In previous studies that resulted in two published papers, she discovered that mice generally have to reach a certain age before they show signs of myelin deterioration—similar to the way TN most often affects people over age 50. Now she and Ahn are investigating how myelin damage in different parts of the nervous system may result in different levels of discomfort. They note, for example, that longer nerves such as those in the hind legs are more susceptible to damage than the shorter nerves.

Notterpek also is testing a hypothesis that the peripheral nerves in mice with PMP22 gene deficiency are more sensitive to injury, and require little provocation to initiate myelin injury. She seeks to determine the least amount of nerve damage needed to trigger loss of myelin in normal mice, and in mice that are deficient in the PMP22 gene. At the close of each study, the mice are sacrificed, and the nerve is removed and examined microscopically to assess the status of the myelin. The researchers also measure the levels of molecules involved in both the myelin sheath pathway and the pain pathway.  

In parallel studies supported by a grant from the National Institutes of Health, the UF team is testing specific nerve-protective compounds—one well established drug and others newly developed. Through a new pilot study, they are beginning to investigate additional commercially available compounds and dietary supplements that may affect the pathways believed to be important to normal myelin formation. They are just starting to test the effects of these compounds on cells that make myelin.

Notterpek’s myelin research is funded in small part by the TNA-Facial Pain Association, which has its national headquarters in Gainesville. She and Ahn currently carry out the TNA-FPA-supported research with one lab technician and the help of non-salaried students on scholarships. They hope to publish the first major manuscript on their findings in 2011.

Although Notterpek has only been at UF for 11 years, her studies of myelin damage and myelin restoration began almost 20 years ago while she served as a research assistant at the Gladstone Institutes of the University of California San Francisco. After entering the doctoral program in neuroscience at UCLA, she completed her thesis on a topic related to multiple sclerosis. She earned her Ph.D. in 1994, followed by a five-year postdoctoral fellowship in neurobiology at Stanford University. Coincidentally about this time, neuroscientists first identified the PMP22 gene and several other genes that play a role in eroding or chipping away myelin from nerves.

While at Stanford, she became involved in a project aimed at determining more precisely how the PMP22 gene may be implicated in myelin injury. When she left Stanford in 1999, she took this project to the University of Florida where she has been working on nerve damage ever since. Her large research program is aimed at translating discoveries in the mice to applications in patients with trigeminal neuralgia and with hereditary demyelinating neuropathies. In both conditions, damage to myelin disrupts the normal transmission of nerve impulses.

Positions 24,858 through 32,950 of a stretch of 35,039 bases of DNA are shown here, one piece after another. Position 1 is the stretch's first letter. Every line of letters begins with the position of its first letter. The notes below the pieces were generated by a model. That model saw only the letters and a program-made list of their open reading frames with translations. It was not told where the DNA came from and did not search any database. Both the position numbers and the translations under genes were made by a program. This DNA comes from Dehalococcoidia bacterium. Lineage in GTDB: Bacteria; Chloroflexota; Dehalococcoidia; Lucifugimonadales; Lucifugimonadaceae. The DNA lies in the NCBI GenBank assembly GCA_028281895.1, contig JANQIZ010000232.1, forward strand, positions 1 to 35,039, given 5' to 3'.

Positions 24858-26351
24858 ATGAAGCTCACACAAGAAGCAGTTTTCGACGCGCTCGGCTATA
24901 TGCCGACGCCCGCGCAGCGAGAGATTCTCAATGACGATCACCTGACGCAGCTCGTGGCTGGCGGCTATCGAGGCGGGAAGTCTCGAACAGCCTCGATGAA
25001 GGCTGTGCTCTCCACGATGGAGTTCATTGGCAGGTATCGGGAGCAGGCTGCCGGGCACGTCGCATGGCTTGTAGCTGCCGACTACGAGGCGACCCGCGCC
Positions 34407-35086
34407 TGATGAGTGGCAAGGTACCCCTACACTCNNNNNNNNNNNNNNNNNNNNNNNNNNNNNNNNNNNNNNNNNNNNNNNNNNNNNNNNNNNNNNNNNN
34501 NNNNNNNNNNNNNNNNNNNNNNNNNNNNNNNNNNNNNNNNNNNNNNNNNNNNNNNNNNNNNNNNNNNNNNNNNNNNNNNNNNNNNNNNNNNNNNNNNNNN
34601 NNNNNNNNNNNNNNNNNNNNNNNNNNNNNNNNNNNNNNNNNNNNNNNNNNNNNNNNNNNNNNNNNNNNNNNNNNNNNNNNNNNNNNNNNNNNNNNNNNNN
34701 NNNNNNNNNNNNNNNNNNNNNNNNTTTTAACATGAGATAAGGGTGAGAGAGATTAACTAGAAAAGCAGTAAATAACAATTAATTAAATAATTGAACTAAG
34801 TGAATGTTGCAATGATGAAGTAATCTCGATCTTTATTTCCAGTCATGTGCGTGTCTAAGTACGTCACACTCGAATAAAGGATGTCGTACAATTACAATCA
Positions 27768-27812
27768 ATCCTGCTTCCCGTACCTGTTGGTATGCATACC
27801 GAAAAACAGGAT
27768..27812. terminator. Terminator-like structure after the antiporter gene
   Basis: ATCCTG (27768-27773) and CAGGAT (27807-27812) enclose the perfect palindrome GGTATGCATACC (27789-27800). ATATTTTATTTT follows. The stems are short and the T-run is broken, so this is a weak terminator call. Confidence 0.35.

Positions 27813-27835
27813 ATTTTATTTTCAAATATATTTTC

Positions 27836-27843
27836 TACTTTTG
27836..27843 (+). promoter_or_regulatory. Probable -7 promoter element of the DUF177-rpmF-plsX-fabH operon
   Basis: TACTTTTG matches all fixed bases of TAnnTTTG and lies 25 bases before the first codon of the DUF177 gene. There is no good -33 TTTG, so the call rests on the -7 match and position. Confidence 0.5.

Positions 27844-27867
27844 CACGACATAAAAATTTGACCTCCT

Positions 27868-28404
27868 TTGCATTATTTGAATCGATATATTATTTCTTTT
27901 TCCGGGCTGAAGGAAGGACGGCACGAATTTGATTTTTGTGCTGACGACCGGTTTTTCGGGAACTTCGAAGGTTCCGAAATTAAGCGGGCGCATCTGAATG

Eminent Scholar Douglas K. Anderson, Ph.D., who formerly chaired UF’s Department of Neuroscience and who supports plans for Notterpek’s research, suggests several approaches to myelin repair might be tested in the myelin-deficient mice. One approach would involve patching the demyelinated region of the trigeminal nerve with myelin-producing cells derived from adult or embryonic stem cells, or with the patient’s own Schwann cells, provided these cells do not carry a genetic defect that produces unstable myelin. (Myelin is made up of Schwann cells.)

Anderson also proposes, “Gene therapy might be used to deliver genes that produce endogenous factors known to control pain and/or to knock out genes found to be involved in causing pain. With this approach, it might be possible to manage the pain of TN without actually repairing, or even identifying, the defect producing the pain.”

Anderson is a trustee and scientific advisor for The Facial Pain Research Foundation, who is helping to establish its international consortium of scientists working to cure nerve-generated facial pain. He is internationally known in scientific circles for his development of the first effective medication for acute spinal cord injury and for his pioneering studies of embryonic tissue transplants to halt complicated wounds associated with paralyzing spinal cord injury in people.